They pay at lower rates than they used to and it seems progressivity has declined. . . . the effective federal tax rate, including payroll taxes, for the wealthiest 0.01 percent of earners fell to 31.5 percent in 2005, from 42.9 percent in 1979 [for a decline of 26.6%], according to data from the Congressional Budget Office. Over the same time, effective rates for taxpayers in the center of the range fell to 14.2 percent, a decrease of just 4 percentage points [or 22.0%]. (The New York Times, September 21, 2011). Total revenues from income taxes have declined in the U.S. – they “are at a historic low. of 15.3 percent of the gross domestic product, compared with a postwar average of 18.5. percent” (Financial Times, September 25) – and they’ve declined more for top earners. than for the rest. This is because of both specific rate cuts that have been enacted and the fact that the rates applied to dividends and capital gains – which clearly flow more to people in the upper-income brackets – have declined relative to the rates on salaries and wages.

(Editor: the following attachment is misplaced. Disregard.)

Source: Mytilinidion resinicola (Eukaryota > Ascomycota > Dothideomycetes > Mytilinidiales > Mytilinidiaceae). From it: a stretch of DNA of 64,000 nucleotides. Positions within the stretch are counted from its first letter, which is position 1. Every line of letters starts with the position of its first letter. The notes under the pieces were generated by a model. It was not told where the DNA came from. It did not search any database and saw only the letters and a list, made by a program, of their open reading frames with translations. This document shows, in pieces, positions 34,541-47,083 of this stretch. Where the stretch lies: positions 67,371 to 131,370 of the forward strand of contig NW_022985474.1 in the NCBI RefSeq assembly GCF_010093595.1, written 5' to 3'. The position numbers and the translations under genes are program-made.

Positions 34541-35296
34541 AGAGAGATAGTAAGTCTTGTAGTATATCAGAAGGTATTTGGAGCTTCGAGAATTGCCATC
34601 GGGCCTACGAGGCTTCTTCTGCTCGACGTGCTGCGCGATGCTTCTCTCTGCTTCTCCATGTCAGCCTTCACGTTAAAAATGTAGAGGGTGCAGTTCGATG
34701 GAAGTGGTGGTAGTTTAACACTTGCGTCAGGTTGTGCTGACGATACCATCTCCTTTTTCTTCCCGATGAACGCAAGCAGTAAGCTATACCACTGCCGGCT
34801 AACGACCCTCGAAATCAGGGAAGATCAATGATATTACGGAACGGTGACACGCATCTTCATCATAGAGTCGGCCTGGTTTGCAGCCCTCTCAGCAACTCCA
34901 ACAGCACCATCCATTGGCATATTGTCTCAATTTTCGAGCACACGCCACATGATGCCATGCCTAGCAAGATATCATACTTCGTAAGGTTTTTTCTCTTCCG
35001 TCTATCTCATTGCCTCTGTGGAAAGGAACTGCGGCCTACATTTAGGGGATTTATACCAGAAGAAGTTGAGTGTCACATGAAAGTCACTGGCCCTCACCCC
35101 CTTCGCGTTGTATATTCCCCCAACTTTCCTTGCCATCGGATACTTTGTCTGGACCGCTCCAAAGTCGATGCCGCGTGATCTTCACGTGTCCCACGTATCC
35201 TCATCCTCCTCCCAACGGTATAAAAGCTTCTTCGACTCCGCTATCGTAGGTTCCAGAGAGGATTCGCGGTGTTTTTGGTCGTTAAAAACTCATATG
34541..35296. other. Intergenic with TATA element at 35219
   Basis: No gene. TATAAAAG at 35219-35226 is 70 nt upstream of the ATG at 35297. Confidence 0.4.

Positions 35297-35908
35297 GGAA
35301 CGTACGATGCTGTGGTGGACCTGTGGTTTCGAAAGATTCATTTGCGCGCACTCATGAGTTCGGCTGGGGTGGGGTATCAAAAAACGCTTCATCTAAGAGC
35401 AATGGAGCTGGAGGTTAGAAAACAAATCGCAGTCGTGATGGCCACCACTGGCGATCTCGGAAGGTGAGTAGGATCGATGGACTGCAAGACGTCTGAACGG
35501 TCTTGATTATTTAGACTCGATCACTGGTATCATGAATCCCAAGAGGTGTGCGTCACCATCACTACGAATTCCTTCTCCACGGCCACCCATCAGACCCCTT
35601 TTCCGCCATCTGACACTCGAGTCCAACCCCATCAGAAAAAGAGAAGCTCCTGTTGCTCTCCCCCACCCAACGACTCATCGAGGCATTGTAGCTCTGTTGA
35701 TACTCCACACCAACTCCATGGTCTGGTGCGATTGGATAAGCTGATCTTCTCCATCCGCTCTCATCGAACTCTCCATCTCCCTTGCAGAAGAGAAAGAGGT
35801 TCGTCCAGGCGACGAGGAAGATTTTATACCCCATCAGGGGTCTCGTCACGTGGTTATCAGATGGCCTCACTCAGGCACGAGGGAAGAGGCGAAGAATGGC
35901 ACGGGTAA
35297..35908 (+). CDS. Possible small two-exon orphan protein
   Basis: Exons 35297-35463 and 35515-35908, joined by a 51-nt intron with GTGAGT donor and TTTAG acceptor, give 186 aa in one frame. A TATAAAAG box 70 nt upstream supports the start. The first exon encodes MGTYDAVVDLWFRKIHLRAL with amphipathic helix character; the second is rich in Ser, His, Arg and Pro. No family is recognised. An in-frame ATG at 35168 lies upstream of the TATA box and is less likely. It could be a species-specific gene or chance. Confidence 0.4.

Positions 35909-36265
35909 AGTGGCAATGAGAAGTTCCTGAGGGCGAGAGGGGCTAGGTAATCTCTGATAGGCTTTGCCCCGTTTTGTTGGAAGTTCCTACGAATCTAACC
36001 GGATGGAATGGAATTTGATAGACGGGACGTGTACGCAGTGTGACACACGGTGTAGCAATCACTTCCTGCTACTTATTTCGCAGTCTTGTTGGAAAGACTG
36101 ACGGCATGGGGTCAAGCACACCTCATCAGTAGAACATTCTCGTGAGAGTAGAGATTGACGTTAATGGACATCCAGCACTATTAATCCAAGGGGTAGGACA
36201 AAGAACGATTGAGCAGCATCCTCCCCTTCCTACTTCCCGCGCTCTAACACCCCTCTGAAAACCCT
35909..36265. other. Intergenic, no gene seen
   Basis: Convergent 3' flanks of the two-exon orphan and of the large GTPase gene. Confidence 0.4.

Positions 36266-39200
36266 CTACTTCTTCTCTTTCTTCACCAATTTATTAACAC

• On average, higher earners absolutely do pay a higher percentage than those who earn less.
  • But the decision as to whether the differential is just right, too little or too great is highly subjective and certainly a valid topic for debate.

A non-exhaustive list of trade-offs to consider

  • Are some forms of income more desirable to society and thus deserving of taxation at lower rates?

A discussion about investment vs wage income

    • Long-term capital gains are taxed at reduced rates because of a judgment that long-term investment in things like securities, companies and real estate is beneficial for the economy and should be encouraged. Right now, the top tax rate on long-term investment profit is less than half that on short-term gains and ordinary income.